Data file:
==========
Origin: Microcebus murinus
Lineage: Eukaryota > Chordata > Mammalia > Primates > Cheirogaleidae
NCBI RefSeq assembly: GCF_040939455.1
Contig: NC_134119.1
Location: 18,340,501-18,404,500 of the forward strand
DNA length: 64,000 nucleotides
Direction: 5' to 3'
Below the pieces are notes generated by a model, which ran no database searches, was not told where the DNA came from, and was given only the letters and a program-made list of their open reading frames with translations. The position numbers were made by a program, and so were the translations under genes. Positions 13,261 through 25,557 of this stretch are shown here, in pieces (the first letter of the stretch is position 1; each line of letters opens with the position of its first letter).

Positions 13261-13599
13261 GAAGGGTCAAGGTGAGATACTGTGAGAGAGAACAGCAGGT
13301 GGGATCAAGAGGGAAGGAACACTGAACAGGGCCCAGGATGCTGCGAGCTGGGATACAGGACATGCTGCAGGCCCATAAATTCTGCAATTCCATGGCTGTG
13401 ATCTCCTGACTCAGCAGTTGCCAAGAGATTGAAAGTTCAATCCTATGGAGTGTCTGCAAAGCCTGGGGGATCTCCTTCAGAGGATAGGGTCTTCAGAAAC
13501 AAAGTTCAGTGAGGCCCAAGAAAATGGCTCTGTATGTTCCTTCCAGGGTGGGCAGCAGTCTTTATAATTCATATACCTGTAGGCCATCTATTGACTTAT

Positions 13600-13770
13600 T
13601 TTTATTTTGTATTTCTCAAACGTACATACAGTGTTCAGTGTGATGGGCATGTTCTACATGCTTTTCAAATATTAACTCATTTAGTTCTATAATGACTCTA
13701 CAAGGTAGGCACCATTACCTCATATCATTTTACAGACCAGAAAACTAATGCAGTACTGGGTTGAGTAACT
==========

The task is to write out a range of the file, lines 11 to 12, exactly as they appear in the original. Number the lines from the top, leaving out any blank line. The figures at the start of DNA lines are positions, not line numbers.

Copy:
13301 GGGATCAAGAGGGAAGGAACACTGAACAGGGCCCAGGATGCTGCGAGCTGGGATACAGGACATGCTGCAGGCCCATAAATTCTGCAATTCCATGGCTGTG
13401 ATCTCCTGACTCAGCAGTTGCCAAGAGATTGAAAGTTCAATCCTATGGAGTGTCTGCAAAGCCTGGGGGATCTCCTTCAGAGGATAGGGTCTTCAGAAAC